LibraryFind 0.8.5: threading and XSLT and REST, Oh my

By reeset / On / In LibraryFind, ruby

At present, I’m wrapping up the back-end changes to what will be LibraryFind 0.8.5.  Yup, we’ll be skipping 0.8.4 in part because I’d like the release point to represent the broadness of the changes being made.  In fact, had the UI portions of the code been modified to completely support the new back-end searching, we’d likely jump the release point to 0.9. 

So what changes are coming in the back-end side of LibraryFind:

Minor Changes:

  1. SRU support: I’ve added a class to support SRU searching
  2. Connector class refactoring — I’ve made these a little more abstract and created them as a model.  Should continue to simplify the creation of new connector types when necessary.
  3. OpenURL resolution becoming optional:  While LibraryFind has been designed to integrate directly with some OpenURL services to provide inline resolution of items prior to showing them to the users — this does add a barrier for folks wanting to test.  So, I’ve made this optional.  If you don’t enable OpenURL resolution, it will just generate links to the resource if possible.
  4. Finally gotten rid of a warning message that was being thrown each time I processed a collection of Record objects.  When the value of the record objects property was nil, it would throw a warning.  It was causing any problems with rendering or searching, but it was filling the error logs with unnecessary information.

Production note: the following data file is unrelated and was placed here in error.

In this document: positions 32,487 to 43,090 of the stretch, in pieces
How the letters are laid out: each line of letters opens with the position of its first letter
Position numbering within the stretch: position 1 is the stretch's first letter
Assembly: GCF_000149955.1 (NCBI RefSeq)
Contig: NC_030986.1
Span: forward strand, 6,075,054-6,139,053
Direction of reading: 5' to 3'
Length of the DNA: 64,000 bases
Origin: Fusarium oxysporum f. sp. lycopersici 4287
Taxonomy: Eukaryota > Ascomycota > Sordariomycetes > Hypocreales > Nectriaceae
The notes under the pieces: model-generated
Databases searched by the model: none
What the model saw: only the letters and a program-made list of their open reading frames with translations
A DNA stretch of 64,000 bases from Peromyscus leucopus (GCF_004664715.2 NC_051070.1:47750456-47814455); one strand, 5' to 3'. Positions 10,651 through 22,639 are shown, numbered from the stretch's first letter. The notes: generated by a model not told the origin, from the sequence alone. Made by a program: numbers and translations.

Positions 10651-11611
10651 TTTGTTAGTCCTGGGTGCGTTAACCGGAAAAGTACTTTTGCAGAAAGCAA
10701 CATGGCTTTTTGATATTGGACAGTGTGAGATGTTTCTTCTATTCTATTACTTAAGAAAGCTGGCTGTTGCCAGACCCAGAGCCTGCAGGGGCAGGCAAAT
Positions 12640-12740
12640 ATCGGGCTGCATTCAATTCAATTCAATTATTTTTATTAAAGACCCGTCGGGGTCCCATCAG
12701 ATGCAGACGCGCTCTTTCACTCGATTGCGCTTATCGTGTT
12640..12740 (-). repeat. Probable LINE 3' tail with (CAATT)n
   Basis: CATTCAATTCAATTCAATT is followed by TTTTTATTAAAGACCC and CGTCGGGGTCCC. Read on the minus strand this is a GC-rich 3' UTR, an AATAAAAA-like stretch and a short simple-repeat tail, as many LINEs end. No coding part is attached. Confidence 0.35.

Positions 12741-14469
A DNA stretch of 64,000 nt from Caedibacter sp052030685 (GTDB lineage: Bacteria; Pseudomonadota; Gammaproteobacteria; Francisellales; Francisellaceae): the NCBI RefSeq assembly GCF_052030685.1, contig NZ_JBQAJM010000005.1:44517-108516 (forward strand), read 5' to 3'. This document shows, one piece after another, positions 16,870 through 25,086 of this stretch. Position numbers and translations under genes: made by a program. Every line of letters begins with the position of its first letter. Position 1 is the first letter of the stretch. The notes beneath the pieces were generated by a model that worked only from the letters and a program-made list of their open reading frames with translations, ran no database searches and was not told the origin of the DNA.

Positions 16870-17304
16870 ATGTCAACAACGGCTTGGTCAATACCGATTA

5. Other optimizations (see trac for a full list)

Major Changes:

  1. Expanding the current API to include an asynchronous set of searching tools.  Currently, LibraryFind utilizes Ruby’s Thread classes to initialize the various searches that it needs to run to retrieve a set of results.  Unfortunately, while this process does thread the various searches, it still requires a primary thread that holds an HTTP connection open until all the threads have finished running.  So, in an effort to make searching more user friendly (and faster), I’ve made use of the spawn plug-in.  This was nice because it supports both ruby’s threads as well as forking of processes.  Add a job queue, some additional models and there you have it.  The 0.8.5 UI has been refactored to make use of the new API — but you will not see any changes to how the results are presented.  In the future, this will change.
  2. REST API.  LibraryFind has supported the full SOAP stack since its inception.  This is in part because I prefer working with SOAP and it worked.  Well, in order to support more light-weight search clients against LibraryFind, I’ve started adding a REST-based protocol.  At present, the only API method currently emulated is the search function.  However, I’m planning on including support for our Asynchronous search and Collection related API.  Hopefully, this will provide one more point for integration.
  3. XSLT support:  In addition to providing a REST based API, these queries will also accept an XSLT file which can be used to transform data on the fly.  This will allow for the development of UIs through the simple creation of an XSLT file. 

Anyway, that’s what’s on the menu for 0.8.5 at the moment.  My guess is that we’ll be doing a feature freeze shortly and start the quality control process.  So things are starting to move quickly.